Delivery - Normal

Delivery - Normal

Treatment Duration


30 Minutes

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60 Minutes

Treatment Cost



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Delivery - Normal

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What is Normal Delivery ?

Normal delivery is a completely natural delivery of a baby by the mother without any medical intervention.

  1. It is also known as the natural birth process where the mother is guided throughout the labour pains until the baby comes out through the birth canal.
  2. It is considered to be the most preferred means for low-risk pregnancies to avoid any risk that medication causes to mother and baby.



What is Normal Delivery ? || image

Benefits of Normal Delivery

  1. Avoids risks associated with instruments used for a c-section delivery.
  2. Lower risk of infection for mother and child
  3. Quicker recovery for mother and shorter hospital stay (24-48 hours as compared to 3 days to a week post caesarean)
  4. The natural bacteria and microbes of the vagina transferred from mother to child boost the baby’s immune system, readying it for life outside the protected womb.
  5. Babies are at lower risk for respiratory problems since the labour contractions help prepare the baby’s lungs for breathing
  6. Normal delivery stimulates lactation because the birthing process activates numerous natural mothering hormones.

Normal Delivery Procedure

Labour that leads to a full-term pregnancy is divided into three stages, which include:

Stage 1: 

It consists of three phases: latent, active, and transition.

The longest and least intense phase is the latent phase. Contractions become more frequent during this phase, helping the cervix to dilate, so the baby can come out through the birth canal.

In the inactive phase, the cervix starts to dilate more rapidly, which is why you may feel severe pain in the back or abdomen

In the transition phase, the cervix dilates to 10 cm causing strong and painful contractions every three to four minutes, and lasts for 60 to 90 seconds

Stage 2:

When the cervix has completely opened, stage 2 begins. The doctor will give you ok to push.

The contractions propel your baby through the birth canal. Fontanels on your baby’s head allow it to fit through the narrow canal.

When the child comes out, the doctor will suction the amniotic fluid, blood, and mucous from their nose and mouth.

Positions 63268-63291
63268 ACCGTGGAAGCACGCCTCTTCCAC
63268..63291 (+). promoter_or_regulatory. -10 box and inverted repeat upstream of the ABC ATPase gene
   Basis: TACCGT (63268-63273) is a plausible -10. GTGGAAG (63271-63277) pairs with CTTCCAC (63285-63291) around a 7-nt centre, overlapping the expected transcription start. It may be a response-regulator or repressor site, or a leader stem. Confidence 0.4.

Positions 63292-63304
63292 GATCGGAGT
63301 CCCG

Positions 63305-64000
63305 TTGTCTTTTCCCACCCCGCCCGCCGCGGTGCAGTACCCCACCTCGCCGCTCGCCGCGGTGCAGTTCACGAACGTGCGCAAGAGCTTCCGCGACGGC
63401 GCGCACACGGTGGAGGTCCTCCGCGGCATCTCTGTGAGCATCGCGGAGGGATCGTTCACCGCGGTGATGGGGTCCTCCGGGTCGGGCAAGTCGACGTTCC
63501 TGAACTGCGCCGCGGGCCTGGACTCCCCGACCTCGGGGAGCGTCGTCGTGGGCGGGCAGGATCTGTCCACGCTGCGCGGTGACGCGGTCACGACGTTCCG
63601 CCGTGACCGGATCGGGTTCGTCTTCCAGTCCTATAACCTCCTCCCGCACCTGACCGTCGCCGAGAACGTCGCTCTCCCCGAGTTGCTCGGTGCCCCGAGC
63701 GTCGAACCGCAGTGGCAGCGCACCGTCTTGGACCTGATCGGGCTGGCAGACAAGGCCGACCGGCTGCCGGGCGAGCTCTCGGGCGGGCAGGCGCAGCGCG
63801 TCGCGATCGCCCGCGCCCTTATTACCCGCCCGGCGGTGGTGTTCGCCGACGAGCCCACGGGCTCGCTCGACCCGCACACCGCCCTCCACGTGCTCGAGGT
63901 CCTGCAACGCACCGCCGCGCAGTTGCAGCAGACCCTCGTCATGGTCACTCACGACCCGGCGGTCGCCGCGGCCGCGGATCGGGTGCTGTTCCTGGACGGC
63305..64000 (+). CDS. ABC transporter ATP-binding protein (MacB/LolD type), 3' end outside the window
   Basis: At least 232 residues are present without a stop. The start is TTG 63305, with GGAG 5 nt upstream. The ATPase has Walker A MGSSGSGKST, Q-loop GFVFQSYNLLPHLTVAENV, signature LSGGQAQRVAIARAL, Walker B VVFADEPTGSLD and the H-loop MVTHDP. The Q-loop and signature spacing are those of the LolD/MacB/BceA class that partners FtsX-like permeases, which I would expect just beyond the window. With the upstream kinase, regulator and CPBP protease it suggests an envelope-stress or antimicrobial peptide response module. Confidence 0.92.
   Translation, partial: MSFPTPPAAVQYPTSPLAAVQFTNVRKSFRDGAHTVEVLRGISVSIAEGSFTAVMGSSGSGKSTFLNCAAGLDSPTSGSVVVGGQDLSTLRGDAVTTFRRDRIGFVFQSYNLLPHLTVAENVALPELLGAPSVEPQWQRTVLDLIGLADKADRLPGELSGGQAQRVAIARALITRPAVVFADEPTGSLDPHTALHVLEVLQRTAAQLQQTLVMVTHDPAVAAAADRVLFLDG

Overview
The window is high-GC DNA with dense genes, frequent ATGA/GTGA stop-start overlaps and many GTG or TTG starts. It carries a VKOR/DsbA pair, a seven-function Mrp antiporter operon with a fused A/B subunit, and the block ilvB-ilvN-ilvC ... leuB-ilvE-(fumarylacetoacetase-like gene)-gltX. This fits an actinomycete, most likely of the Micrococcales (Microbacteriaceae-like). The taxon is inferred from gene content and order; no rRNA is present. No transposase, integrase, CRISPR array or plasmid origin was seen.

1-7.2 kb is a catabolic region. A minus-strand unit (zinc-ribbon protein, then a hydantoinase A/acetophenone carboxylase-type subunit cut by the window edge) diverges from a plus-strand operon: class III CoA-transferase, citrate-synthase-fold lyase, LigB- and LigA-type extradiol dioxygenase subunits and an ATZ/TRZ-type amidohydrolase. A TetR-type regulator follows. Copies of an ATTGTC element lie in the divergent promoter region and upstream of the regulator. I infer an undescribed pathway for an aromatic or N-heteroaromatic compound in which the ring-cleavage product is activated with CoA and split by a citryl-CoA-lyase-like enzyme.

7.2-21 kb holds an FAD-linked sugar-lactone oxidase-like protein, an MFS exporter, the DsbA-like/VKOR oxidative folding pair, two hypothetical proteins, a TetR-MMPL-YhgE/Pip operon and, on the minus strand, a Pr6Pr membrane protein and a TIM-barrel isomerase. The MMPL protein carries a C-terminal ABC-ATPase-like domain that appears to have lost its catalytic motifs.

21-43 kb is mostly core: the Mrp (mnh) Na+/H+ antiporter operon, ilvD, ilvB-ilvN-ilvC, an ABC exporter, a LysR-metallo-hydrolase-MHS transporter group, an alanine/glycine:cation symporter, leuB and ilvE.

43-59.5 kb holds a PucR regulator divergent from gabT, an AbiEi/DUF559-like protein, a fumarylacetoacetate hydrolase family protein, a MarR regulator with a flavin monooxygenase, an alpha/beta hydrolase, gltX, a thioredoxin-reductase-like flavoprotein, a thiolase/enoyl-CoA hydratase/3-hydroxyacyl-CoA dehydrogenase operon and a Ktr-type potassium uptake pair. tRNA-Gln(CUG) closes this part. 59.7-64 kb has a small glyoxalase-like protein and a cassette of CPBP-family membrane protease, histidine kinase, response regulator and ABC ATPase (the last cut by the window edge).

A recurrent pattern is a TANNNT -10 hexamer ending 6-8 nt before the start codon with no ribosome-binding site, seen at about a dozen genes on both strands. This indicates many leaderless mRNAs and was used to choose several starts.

Stage 3:

Once the baby is delivered, you enter the final stage of your labour.

The placenta is delivered to the organ that nourishes the baby inside the womb.

Your doctor will take about 5-30 minutes to take out the placenta from the vaginal canal.

Your doctor will check if the placenta is intact and no remaining fragments are present that will cause infection and bleeding.

Normal Delivery Procedure || image

Expert Doctors

Dr. Sowjanya Aggarwal

Infertility and IVF, Obstetrics And Genecology

19+ Years




Dr. Shipra Gupta

Obstetrics And Gynaecology

25+ Years




NABH Accredited Hospitals

Akanksha IVF Centre, Janakpuri

Akanksha IVF Centre, Janakpuri

4.94/5(80 Ratings)
Janakpuri, Delhi
Alpine Hospital

Alpine Hospital

4.91/5(91 Ratings)
Sector 15, Gurgaon
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Recovery and Post Op. care after normal delivery

  1. Your vitality will be monitored, and you will be shifted to the recovery room.
  2. The doctor will advise you to stay in the hospital for at least 2-3 days.
  3. You will be given postoperative instructions, which include medications that help reduce pain and infection.
  4. You will be advised to take plenty of rest at home too and given instructions about newborns and breastfeeding too.

Risk and complication after Normal Delivery

After giving birth, you will experience many physical and emotional changes. Although most changes will be normal, it is important to recognize signs or symptoms that require medical attention.

  1. You should contact your physician immediately if you have any symptoms that cause concern, including:
  2. Bleeding that soaks a pad every hour for two hours.
  3. A foul odour coming from your vagina.
  4. A fever of 100.4° F or higher.
  5. Severe abdominal pain or pain at your incision site if you had a cesarean section.
  6. Swelling, redness, discharge or bleeding from your cesarean incision or episiotomy site.
  7. An incision that begins to separate.
  8. Problems urinating, including inability to urinate, burning while urinating or extremely dark urine.
  9. No bowel movement within four days of giving birth.
  10. Any type of vision problem.
  11. Severe headache.
  12. Flu-like symptoms.
  13. Pain or redness in one or both of your breasts.
  14. Pain, warmth, tenderness or swelling in your legs, especially the calf area.
  15. Frequent nausea and vomiting.
  16. Signs of postpartum depression.

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